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Tonight's Vote Should Count

Been too busy to blog in the past few days, but it looks like the Martin government might lose a vote tonight that may or may not be a vote of non-confidence.

There has been a fair bit of arguing over whether or not this vote tonight "counts" as a confidence vote, but I think Jay Currie captured it best in comments he made on the CalgaryGrit blog:

The question which arises in any vote in the Commons is whether or not the government has the confidence of the House. All Budget votes and votes on the Speech from the Throne are confidence votes.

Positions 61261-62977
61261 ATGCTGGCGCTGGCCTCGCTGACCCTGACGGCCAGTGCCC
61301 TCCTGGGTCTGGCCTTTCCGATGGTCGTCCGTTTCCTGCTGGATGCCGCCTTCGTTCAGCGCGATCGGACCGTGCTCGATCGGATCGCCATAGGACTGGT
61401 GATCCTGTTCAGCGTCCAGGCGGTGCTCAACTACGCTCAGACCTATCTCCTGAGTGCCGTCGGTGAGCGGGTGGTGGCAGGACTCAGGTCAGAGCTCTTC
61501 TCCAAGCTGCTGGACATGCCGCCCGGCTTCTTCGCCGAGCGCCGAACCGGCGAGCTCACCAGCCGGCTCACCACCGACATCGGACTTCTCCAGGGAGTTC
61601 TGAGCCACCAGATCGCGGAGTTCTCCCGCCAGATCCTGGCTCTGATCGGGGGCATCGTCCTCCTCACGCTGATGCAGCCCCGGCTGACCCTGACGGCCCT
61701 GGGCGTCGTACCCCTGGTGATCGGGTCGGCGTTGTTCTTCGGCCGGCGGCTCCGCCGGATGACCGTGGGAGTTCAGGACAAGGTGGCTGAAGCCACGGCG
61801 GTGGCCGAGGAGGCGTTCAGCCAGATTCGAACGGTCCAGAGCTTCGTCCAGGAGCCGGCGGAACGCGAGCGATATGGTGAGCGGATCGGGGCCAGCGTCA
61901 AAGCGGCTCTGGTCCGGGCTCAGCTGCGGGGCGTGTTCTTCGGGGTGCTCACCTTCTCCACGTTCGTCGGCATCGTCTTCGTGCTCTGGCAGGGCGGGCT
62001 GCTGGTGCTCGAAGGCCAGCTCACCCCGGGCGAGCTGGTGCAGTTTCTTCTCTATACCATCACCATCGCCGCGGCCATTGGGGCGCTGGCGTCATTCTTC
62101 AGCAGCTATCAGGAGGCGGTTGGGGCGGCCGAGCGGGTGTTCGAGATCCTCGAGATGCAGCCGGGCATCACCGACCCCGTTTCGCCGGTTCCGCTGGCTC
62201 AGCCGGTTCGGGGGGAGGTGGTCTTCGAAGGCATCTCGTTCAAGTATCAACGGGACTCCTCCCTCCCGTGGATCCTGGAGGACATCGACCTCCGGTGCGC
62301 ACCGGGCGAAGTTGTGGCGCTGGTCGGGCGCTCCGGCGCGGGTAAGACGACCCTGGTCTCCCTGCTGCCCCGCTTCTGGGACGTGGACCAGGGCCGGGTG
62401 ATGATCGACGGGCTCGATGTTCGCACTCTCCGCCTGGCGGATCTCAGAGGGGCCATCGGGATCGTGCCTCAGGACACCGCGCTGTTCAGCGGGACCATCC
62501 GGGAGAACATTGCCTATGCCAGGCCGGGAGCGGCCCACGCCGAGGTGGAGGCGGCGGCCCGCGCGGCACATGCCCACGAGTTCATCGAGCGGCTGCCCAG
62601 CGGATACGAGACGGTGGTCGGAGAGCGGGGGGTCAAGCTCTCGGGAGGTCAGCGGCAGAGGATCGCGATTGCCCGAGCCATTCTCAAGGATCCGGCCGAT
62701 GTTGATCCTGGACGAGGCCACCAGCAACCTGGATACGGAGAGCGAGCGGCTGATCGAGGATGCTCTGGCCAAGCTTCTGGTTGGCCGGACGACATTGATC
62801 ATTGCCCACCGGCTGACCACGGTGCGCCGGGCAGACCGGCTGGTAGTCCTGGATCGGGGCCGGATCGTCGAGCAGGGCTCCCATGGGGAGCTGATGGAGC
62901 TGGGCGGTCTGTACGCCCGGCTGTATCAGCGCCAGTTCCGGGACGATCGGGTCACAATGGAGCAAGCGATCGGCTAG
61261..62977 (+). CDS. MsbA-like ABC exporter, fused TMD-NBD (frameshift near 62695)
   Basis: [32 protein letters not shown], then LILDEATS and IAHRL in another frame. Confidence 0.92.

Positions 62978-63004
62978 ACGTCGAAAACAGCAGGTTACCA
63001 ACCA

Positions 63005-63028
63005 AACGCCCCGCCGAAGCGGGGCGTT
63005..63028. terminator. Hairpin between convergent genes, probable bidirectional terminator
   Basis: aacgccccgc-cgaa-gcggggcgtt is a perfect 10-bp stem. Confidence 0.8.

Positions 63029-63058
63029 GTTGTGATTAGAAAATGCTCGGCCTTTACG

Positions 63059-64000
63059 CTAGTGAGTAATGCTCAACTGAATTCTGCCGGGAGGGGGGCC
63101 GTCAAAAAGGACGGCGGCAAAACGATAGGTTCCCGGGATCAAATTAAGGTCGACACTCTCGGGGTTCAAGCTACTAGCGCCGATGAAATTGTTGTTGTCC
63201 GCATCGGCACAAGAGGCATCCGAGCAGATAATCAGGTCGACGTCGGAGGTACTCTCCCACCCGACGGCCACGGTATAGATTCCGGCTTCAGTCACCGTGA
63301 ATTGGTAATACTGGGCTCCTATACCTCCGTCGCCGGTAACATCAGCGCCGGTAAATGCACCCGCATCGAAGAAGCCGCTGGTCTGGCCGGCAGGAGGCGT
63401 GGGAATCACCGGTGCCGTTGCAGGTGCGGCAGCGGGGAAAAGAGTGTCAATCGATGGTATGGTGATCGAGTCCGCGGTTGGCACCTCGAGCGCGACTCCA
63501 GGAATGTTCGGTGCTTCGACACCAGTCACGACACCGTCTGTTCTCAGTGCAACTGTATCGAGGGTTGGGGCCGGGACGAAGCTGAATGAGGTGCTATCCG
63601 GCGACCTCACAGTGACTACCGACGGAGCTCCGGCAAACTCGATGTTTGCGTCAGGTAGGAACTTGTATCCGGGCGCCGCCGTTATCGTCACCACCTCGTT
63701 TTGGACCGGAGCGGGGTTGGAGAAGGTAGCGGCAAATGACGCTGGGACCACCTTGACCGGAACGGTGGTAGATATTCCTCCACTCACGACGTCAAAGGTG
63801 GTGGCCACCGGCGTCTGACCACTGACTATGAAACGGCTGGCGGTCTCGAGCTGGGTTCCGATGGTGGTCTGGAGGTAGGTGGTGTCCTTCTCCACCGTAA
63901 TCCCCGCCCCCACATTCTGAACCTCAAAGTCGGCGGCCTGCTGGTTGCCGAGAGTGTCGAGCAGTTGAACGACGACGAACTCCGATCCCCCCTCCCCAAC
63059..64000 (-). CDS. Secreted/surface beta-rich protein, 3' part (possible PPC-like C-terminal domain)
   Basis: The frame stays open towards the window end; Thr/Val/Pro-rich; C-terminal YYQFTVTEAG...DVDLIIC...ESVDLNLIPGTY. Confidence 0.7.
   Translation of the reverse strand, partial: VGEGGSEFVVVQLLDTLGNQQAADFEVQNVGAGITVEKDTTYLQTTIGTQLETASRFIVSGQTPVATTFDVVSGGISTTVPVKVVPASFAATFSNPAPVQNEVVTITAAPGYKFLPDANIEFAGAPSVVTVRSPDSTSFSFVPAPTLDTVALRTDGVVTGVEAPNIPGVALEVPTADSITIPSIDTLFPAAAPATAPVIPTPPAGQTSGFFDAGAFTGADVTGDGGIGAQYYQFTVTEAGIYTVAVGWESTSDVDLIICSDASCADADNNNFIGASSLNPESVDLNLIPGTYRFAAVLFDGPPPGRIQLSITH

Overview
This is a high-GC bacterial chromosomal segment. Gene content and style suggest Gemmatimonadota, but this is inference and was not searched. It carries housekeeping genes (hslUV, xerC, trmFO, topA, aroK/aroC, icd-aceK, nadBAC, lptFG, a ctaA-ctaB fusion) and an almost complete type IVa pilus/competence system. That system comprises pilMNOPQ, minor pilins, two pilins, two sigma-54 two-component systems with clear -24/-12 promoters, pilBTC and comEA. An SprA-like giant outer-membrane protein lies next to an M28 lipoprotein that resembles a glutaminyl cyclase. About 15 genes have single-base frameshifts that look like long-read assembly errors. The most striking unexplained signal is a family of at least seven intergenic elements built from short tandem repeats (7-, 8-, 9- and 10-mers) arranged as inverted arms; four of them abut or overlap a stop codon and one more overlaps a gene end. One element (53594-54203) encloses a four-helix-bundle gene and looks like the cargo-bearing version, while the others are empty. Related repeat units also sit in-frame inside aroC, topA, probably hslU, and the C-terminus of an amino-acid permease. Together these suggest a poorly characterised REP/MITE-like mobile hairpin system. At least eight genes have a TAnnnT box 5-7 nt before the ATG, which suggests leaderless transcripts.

However, the vote itself is not the issue, the confidence of the House however expressed, is the issue. Losing a vote which demands the government's resignation suggests a loss of that confidence.

If the Liberals lose this vote tonight, there is no question that their government does not have the confidence of the House. If they don't have the confidence of the House of Parliament, then Paul Martin should resign and an election should be held.

Normally I have a conservative streak when it comes to honouring the traditions of our parliamentary system, so I might have some sympathy to procedurally-based arguments about what should happen. However, it seems obvious to me, in this case, that when you do not have the confidence of the House, it doesn't matter what type of vote is used to express non-confidence. You just don't have it, and you are done.

UPDATE May 11: Here's a more formal opinion that agrees with mine, from Andrew Heard.





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